I learned something new today!
Chapter 4 in Mom’s book is titled, Understanding Your Child’s Personality. At first glance, the material appears extra-biblical. In truth, the principles in this chapter have a tremendous biblical basis, even though they’re not given in the book. The teacher has to do the work to get them. (It’s one of the suggestions for change I will make in this book.) Mom’s biggest point is that by understanding our children, we’re better able to love them and discipline them. As well, it’s helpful to examine biblically what our attitude should be toward the circumstances we cannot change (like Moses and Paul), how we should view our responsibility as parents to provide experiences and resources (like friends), and how the Holy Spirit can transform a neutral (or in our eyes negative) personality trait into character that can be used for His glory (Galatians 5).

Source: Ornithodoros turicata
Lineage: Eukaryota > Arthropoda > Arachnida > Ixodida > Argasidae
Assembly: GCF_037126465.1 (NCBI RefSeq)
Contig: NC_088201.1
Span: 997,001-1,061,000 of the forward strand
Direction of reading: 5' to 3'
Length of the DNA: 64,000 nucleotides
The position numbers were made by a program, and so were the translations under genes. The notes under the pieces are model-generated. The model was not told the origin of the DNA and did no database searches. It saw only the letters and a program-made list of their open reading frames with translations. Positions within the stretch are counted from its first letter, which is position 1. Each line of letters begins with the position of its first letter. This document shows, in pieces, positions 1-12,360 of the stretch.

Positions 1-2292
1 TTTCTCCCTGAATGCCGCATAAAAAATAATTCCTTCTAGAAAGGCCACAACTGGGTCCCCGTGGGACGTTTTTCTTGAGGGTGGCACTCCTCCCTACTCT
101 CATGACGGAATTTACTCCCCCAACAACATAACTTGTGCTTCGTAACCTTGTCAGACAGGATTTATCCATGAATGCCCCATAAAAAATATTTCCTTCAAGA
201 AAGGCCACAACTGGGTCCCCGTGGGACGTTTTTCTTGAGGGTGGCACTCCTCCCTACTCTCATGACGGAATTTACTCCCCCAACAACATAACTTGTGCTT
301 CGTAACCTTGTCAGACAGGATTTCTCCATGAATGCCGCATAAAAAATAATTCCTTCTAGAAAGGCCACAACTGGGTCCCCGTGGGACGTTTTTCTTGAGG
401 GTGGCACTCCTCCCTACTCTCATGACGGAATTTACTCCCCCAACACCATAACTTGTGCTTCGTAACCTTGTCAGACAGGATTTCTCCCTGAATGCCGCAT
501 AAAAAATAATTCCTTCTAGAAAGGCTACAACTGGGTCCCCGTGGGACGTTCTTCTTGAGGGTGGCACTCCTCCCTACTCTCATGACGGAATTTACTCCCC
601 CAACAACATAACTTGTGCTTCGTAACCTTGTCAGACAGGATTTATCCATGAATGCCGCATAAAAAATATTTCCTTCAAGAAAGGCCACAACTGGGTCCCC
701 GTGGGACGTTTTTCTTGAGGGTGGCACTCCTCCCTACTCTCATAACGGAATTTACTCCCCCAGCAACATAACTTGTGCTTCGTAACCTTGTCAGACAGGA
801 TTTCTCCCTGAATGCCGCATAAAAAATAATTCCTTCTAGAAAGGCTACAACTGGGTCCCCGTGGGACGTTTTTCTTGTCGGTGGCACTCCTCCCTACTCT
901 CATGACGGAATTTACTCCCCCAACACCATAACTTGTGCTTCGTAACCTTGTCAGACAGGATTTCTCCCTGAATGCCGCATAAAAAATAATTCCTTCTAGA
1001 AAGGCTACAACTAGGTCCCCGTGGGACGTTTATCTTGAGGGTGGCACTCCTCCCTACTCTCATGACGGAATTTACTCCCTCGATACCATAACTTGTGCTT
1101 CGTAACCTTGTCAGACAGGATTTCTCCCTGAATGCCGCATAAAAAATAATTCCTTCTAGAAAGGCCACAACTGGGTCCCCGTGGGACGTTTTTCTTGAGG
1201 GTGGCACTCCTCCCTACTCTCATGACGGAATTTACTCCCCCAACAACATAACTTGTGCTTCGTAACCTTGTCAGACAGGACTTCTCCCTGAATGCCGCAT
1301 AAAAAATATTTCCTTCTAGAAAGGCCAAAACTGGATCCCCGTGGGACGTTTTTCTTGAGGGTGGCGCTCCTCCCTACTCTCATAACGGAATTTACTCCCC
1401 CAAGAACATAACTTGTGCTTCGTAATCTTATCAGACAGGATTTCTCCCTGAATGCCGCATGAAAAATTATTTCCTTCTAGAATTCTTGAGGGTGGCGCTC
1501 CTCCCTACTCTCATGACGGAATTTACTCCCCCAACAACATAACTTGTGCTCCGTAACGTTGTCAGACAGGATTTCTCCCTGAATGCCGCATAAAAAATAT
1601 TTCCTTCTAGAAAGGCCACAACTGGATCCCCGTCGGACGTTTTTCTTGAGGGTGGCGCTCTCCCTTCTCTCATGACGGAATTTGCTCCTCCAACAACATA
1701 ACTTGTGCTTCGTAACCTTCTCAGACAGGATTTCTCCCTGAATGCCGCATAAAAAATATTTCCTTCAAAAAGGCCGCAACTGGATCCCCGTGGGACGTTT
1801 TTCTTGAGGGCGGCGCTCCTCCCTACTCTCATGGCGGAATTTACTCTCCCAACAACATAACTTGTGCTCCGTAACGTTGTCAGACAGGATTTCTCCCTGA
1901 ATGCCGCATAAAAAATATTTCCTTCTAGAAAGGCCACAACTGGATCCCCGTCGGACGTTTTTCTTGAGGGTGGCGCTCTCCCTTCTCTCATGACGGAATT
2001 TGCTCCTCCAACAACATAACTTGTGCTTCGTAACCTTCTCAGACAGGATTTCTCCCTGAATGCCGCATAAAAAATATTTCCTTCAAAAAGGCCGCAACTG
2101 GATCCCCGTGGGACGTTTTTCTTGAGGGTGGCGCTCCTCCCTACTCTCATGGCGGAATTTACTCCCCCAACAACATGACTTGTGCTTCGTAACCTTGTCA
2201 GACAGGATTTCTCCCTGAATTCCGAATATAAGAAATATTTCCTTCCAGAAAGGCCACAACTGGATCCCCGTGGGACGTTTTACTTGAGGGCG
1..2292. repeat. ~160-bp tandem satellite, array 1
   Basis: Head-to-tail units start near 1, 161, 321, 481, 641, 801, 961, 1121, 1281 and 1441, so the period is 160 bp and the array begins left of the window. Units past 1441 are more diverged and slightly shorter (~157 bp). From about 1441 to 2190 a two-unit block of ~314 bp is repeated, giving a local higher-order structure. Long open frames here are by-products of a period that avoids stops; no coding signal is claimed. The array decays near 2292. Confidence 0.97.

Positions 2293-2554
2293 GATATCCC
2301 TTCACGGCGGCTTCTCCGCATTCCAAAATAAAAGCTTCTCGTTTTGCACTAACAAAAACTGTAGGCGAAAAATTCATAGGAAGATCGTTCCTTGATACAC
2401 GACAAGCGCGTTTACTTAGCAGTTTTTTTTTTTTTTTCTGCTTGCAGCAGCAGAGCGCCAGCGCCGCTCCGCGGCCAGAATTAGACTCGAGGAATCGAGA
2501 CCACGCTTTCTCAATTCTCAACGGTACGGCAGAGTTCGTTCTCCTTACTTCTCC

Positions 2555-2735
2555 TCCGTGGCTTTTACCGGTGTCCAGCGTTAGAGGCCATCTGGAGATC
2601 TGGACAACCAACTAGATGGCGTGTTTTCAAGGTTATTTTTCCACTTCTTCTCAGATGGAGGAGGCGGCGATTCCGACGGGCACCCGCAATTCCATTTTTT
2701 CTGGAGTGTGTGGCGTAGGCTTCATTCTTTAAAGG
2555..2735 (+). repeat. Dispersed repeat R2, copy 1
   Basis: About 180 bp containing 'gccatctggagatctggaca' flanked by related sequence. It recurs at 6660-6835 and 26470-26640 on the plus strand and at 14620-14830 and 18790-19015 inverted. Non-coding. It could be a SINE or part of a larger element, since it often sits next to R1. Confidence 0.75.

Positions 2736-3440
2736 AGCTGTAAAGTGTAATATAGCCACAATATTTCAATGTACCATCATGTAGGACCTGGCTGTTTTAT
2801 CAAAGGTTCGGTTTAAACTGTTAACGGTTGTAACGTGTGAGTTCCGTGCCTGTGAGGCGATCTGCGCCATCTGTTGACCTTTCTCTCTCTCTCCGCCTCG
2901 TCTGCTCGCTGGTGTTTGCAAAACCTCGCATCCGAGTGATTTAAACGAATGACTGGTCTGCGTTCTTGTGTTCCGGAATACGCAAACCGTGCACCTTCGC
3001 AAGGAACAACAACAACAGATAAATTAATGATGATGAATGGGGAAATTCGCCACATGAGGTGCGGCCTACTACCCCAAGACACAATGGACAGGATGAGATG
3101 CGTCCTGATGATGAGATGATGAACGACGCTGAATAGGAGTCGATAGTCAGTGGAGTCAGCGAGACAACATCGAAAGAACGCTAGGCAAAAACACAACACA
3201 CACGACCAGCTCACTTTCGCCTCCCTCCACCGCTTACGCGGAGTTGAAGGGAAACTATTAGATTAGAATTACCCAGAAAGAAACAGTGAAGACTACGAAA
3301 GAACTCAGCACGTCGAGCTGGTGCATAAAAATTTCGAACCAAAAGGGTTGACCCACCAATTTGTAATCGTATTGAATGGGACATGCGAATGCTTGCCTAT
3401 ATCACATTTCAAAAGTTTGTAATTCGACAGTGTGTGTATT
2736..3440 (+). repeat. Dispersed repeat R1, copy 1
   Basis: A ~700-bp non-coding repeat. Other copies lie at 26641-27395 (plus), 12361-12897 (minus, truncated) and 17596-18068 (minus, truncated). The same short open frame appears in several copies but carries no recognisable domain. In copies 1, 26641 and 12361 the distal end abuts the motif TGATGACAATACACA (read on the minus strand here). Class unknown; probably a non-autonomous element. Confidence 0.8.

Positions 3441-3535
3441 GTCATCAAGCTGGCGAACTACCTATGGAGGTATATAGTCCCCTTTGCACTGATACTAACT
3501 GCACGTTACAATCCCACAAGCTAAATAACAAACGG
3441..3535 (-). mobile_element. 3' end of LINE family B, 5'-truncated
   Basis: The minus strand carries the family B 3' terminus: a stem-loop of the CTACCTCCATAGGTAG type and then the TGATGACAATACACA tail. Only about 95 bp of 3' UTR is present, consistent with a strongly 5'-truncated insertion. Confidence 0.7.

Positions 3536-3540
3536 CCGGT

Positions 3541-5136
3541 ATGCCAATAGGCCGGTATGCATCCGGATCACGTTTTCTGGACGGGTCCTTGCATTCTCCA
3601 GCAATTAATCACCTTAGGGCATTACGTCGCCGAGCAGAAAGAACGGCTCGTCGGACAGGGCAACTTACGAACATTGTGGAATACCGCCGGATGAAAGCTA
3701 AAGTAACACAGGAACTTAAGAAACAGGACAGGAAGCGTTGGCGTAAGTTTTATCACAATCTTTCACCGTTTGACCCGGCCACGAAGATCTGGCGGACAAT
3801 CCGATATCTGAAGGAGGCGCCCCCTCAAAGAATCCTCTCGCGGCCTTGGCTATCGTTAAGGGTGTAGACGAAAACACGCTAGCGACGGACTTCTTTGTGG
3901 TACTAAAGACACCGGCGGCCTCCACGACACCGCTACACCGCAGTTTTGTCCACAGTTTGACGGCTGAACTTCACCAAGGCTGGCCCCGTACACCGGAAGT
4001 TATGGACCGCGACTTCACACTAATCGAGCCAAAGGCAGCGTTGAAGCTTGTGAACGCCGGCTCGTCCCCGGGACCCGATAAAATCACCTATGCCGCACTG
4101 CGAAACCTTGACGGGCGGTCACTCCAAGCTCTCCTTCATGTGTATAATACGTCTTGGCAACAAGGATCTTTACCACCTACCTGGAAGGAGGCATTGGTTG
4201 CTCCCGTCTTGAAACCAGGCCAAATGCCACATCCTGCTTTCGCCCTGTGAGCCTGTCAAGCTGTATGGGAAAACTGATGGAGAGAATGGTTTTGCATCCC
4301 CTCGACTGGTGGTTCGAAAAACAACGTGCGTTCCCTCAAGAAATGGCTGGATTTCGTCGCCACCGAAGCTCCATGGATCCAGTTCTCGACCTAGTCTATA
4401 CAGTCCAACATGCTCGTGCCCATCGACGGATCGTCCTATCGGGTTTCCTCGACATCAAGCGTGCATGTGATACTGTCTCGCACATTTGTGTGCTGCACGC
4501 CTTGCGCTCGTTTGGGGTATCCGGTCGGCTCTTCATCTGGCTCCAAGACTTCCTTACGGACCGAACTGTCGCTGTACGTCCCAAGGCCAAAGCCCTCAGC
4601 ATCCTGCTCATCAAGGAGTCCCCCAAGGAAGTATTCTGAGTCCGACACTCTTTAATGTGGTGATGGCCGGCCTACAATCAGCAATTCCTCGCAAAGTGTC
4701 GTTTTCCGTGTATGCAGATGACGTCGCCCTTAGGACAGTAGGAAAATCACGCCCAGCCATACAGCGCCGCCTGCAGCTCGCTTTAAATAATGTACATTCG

Lee’s aunt joined our group this morning, and said something I was excited about. I’ve been brainstorming to figure out how in the world our daughter’s care-free personality could possibly be used of God, and Aunt Sally gave one suggestion. She said that women who are careful about details tend to be stressed out when company comes, but someone who can relax and enjoy company (without worrying about the details) tends to make others feel at ease. Her strength will be an asset as she develops a spirit of hospitality. My heart leaps; she’s right! I can see Bethel putting people at ease with her humor and relaxed view on life. And I can also see that she very well might develop the ability to focus on savoring Christ above being Martha-like busy.
The discussion was helpful for me, because I’ve been looking at a personality trait that seems like a perpetual liability. Under the Holy Spirit’s control, it can become an incredible tool for God’s glory. That thought almost makes me cry.
If you’re interested, here’s the link for the book, Parenting with Wisdom. Scroll down until you see the title Precept upon Precept (the original title of the book).